Clackamas Repertory Theatre presents 'The Sound of Music'
Pretty much everyone is familiar with at least one song from "The Sound of Music," but audiences are invited to refresh their memories when Clackamas Repertory Theatre presents "The Sound of Music" Aug. 6-28 at Osterman Theatre on the campus of Clackamas Community College in Oregon City.
The musical is directed by Jayne Stevens, CRT's assistant managing director and features leading performances from Equity actors Merideth Kaye Clark as Maria Rainer and Leif Norby as Capt. Georg von Trapp.
"When we thought about the show, those two were perfect for the roles," said David Smith-English, CRT's co-founder and artistic director.
He added, "Having those two in the cast sets the tone for the show."
Cyndy Smith-English, CRT co-founder and executive director, noted that she and her husband chose "The Sound of Music" to honor Jim and Janice Osterman, musical lovers who have been generous supporters of CRT for over 18 years. Unfortunately, Janice Osterman died, so now the musical will honor her memory.
Jim Osterman is sponsoring the entire CRT season. His love of musicals was inspired by his mother, who was a music teacher, and by his late wife, who appeared as the lead in many musicals when the couple were students at Milwaukie High School.
"The Sound of Music" is the final collaboration between Broadway legends Richard Rogers and Oscar Hammerstein II. The show is based on the true story of the von Trapp Family Singers and tells the inspiring tale of their escape from the Nazi invasion of Austria.
Often called the most beloved musical of all time, "The Sound of Music" includes standards "Edelweiss," "My Favorite Things," "Climb Ev'ry Mountain," "Do-Re-Me" and "Sixteen Going on Seventeen."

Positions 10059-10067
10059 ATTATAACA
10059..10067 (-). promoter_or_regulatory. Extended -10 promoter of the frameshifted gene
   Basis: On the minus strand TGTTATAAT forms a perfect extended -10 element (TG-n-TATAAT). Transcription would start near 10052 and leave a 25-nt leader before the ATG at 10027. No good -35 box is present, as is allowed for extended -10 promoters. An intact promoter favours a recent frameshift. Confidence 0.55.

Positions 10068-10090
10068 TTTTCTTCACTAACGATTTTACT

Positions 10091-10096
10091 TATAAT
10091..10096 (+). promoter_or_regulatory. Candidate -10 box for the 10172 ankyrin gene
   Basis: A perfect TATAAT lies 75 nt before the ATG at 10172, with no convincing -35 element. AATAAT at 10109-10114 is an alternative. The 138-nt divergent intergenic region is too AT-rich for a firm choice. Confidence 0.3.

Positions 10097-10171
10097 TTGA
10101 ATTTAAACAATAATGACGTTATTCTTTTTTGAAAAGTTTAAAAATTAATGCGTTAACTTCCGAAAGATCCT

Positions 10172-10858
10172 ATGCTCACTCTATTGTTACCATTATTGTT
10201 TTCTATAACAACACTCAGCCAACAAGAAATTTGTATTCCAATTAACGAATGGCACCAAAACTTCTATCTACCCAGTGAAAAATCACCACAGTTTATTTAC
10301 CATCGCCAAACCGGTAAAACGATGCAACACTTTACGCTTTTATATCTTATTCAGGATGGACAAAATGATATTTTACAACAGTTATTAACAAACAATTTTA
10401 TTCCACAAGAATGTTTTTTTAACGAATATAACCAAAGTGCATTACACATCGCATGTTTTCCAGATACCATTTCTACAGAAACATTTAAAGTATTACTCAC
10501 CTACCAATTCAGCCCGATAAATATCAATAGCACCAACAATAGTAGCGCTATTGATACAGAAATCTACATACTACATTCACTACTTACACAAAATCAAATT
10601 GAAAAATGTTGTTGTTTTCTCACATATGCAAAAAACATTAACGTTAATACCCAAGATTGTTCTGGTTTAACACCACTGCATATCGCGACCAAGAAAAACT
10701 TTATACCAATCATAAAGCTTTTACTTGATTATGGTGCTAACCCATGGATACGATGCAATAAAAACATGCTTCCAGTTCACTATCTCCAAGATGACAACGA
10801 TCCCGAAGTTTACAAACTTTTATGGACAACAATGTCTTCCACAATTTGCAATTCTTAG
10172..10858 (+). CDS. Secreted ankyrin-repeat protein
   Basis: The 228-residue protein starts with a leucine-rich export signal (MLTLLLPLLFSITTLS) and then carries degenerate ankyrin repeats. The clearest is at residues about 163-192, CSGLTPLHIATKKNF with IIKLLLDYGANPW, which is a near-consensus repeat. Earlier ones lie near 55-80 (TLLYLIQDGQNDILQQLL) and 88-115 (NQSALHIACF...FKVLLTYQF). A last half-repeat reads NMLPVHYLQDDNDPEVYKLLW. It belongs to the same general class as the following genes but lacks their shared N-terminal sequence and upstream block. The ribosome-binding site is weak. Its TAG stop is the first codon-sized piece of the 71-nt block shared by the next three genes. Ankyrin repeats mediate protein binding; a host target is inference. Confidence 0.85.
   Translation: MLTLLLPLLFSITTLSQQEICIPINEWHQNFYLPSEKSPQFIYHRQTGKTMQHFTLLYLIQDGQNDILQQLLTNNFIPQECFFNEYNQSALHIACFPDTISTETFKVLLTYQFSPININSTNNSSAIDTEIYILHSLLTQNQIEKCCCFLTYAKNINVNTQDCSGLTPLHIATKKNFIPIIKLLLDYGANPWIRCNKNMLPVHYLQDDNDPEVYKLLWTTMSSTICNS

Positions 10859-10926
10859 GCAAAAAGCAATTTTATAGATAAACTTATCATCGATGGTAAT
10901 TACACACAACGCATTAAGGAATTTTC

Director Stevens said she researched the time period of the show until she "had a sense of the world in which the characters were operating."
She asked herself how to keep the show classic, but at the same time relevant.
"We have added several nods to the movie with staging and costumes, as well as added more guitar playing for the character of Maria to make it feel like our own," Stevens said.
Keeping a large cast engaged through long rehearsals was challenging, Stevens said, but added that she was lucky to have "such a hard-working and devoted cast, eager to make musical theater again."
She added, "There are very few times in your life when you get to create something combining so many individual inputs."
There are 24 people in the production, including seven children who "come with so much enthusiasm for the work and are very quick learners," Stevens said.
She added that it has helped that Clark's two daughters are in the cast, so she has the benefit of having a parent to help.
"It is such a privilege to be able to help build a young person's understanding of theater, I feel lucky that this is my job," Stevens said.
Her favorite moment in the production is when Maria teaches the children to sing in "Do Rei Mi."
"The joy she brings into their life is very touching and I can relate, being that I get to introduce the young artists to professional musical theater as their director," Stevens added.
Playing Maria is a "dream role" for Clark, who noted that she credits playing Gretl in "The Sound of Music" when she was 7 years old as what got her started in theater.